6 statistics to better understand the extent of discrimination in the workplace

Claire Schmidt, Founder and CEO of AllVoices

Despite laws prohibiting it, discrimination persists in the workplace, as we have seen in recent lawsuits against large corporations for discriminatory practices based on race, gender, sexual orientation and ethnicity. other aspects. Anti-discrimination laws, or even seeing other companies making headlines and losing their brand image, should encourage companies to put measures in place to prevent these toxic practices. Yet it still continues.

However, not only are employees involving the law, but they are taking to public forums like social media to alert the public to what is happening behind closed doors. Power is shifting from employer to worker, so now is the time to end discrimination in the workplace.

The first step to ending discrimination in the workplace is knowing its extent. You might think this isn’t happening in your business, but it is more likely than not happening, according to recent statistics and surveys. In order to truly understand the pervasiveness of discrimination – and the failure to address it – here are some of the insights we found in our recent report on “The State of Discrimination in the Workplace”.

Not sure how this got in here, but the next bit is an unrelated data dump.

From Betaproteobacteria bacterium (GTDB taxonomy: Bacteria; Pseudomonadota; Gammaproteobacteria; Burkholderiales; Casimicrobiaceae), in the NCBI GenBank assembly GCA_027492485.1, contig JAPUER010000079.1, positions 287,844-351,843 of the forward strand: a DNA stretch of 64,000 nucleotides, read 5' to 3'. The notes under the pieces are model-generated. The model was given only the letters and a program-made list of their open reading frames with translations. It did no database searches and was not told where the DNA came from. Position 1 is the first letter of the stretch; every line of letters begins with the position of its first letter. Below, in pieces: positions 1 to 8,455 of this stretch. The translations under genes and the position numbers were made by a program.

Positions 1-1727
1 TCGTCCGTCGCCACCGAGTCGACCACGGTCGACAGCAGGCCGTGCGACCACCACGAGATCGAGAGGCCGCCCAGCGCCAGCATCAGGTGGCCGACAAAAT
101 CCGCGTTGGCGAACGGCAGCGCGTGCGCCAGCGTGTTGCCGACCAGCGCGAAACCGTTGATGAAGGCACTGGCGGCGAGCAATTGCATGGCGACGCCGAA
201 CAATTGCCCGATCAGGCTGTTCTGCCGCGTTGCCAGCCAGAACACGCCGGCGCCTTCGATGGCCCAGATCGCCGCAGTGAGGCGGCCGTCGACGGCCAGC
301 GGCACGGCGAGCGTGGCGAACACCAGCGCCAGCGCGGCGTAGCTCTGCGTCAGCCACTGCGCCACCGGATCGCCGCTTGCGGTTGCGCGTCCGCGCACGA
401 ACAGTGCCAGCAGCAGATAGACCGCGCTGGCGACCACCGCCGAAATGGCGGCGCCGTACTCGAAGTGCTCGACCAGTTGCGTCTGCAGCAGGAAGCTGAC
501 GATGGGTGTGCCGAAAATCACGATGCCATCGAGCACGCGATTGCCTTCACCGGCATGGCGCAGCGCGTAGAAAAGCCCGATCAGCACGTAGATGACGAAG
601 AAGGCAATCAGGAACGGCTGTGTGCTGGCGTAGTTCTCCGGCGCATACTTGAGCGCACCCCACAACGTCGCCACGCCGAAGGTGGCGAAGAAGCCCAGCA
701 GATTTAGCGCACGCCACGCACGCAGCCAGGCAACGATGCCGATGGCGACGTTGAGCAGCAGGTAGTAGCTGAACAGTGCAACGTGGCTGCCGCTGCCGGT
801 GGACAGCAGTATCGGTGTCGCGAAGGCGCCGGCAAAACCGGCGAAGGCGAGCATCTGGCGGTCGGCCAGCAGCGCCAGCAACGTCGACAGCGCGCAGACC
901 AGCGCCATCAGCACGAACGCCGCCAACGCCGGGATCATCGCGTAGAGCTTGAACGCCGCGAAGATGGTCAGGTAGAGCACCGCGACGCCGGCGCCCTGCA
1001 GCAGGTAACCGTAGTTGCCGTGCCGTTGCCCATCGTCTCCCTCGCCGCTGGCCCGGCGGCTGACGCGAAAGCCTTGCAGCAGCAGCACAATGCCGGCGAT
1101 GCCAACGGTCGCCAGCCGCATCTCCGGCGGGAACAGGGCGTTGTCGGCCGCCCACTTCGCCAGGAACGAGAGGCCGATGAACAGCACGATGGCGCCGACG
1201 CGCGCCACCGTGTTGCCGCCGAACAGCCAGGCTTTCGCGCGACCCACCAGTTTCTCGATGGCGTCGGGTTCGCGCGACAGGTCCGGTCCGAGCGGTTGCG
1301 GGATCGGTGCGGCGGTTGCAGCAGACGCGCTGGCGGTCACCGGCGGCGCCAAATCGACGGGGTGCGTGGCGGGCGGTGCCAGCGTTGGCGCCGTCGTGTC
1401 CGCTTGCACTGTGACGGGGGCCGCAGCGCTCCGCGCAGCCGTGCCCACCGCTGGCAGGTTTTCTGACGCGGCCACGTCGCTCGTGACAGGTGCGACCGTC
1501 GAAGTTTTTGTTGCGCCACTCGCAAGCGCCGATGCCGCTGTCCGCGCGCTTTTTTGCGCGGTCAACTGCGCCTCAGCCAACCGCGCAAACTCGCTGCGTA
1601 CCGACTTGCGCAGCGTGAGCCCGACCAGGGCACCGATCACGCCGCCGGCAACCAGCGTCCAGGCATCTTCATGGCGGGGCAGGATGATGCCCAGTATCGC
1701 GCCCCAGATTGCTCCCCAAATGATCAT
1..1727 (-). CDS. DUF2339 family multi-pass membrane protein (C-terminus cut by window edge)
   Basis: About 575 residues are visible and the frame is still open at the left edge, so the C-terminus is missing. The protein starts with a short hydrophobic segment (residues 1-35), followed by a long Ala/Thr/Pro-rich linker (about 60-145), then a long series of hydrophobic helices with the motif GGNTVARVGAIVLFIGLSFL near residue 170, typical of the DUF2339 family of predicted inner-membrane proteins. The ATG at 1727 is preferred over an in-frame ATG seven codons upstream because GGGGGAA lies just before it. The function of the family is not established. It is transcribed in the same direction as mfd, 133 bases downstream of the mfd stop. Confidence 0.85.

55% have experienced discrimination in their current workplace.

Discrimination should not be present in any company, but more than half (55%) of workers say they have experienced discrimination in their current company. 61% have also witnessed discrimination against other people, either in their current workplace or in a former one. We also found that although they primarily witnessed discrimination between managers and employees, they also saw discrimination occur between co-workers.

Other organizations find similar numbers. According to a new Glassdoor report, 61% of American employees have experienced or witnessed discrimination based on age, race, gender or sexual orientation. The Williams Institute found that 45.5% of LGBT workers experienced unfair treatment at work. Additionally, Gallup found that 24% of black employees and 24% of Hispanic employees in the United States experienced workplace discrimination in the past year.

80% experienced discrimination while working remotely.